“One need not always be saying something in this noisy world.”
-- Sarah Orne Jewett, “A Dunnet Shepherdess”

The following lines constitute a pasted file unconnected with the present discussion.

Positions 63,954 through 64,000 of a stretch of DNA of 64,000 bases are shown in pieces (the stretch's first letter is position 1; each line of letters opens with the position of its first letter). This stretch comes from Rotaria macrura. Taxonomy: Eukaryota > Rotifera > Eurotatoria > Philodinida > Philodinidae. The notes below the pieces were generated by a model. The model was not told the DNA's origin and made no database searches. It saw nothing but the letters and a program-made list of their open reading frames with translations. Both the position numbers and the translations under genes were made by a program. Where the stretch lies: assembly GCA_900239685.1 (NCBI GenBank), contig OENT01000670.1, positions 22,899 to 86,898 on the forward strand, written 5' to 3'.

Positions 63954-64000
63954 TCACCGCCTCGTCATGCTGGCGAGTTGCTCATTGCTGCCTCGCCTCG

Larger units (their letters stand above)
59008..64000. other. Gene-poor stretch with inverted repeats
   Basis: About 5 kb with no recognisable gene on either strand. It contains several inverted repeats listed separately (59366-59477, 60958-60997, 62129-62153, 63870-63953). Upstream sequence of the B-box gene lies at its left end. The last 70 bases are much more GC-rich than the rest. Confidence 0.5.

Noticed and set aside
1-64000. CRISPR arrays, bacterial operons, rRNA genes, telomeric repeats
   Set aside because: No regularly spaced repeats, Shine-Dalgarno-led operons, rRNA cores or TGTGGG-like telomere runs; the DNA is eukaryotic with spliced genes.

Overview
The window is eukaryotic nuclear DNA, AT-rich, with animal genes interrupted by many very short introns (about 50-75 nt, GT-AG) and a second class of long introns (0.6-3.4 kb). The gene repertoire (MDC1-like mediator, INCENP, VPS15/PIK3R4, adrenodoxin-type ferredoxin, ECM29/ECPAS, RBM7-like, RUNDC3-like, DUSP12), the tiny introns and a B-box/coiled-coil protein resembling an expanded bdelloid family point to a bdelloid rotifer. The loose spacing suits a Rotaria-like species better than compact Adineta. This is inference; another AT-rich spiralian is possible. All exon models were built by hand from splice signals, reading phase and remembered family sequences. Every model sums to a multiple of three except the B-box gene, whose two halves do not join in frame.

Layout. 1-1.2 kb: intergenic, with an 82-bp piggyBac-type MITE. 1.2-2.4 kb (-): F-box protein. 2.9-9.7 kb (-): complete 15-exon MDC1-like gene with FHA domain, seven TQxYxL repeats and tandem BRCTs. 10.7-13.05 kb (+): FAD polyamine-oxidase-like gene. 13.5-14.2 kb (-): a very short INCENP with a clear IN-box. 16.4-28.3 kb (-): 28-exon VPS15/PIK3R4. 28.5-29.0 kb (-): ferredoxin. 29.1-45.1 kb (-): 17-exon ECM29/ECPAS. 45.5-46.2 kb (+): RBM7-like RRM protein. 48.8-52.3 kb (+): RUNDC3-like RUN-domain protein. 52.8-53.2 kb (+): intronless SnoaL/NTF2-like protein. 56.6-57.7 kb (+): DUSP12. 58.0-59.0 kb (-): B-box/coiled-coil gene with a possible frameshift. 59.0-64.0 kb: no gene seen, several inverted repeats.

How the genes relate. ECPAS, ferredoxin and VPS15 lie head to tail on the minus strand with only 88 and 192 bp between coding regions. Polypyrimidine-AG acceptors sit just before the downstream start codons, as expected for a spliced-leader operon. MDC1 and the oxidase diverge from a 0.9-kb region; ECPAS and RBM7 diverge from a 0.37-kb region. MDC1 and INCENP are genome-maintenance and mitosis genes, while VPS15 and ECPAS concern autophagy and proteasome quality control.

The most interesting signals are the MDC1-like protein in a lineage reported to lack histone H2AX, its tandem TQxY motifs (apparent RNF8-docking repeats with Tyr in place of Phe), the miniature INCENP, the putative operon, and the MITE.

This world is such a noisy place, what with the whirring of countless kinds of machines and mechanisms and the everlasting chatter of most of us, myself included, that it seems, this morning, that Sarah Orne Jewett was right: a reasonable increase of silence in my life could carry me along in a more tranquil and enlightening way. There’s something soothing about silence, especially when I work hard to hear the silence, so to speak -- to see and appreciate stillness and listen to what truths it can acquaint me with. All too often I’m fearful of silence, of the feeling of isolation and uncertainty it sometimes seems to create, but when I turn toward silence with acceptance and inquisitiveness, it consistently causes a breeze of reassurance to pass through me, as though I’ve found, finally, a place of peace. Sitting by myself in the early morning in a room where only the sound of the furnace and the restful clicking of a pendulum clock can be heard, and doing nothing but simply appreciating the surrounding silence, can cause the new day to seem like it’s doing a slow and soothing dance. Or standing in silence outside under the peacefulness of winter trees and just listening to the mild, light-hearted sounds a breeze is making among the branches can make a whole day be a helpful gift. It’s good for me to sometimes turn away from the turmoil of this rowdy and rackety world and simply be with silence for a time -- simply trust the truths that can be found when the only sounds are my breath coming and going and the good noise of nature doing its unruffled work.
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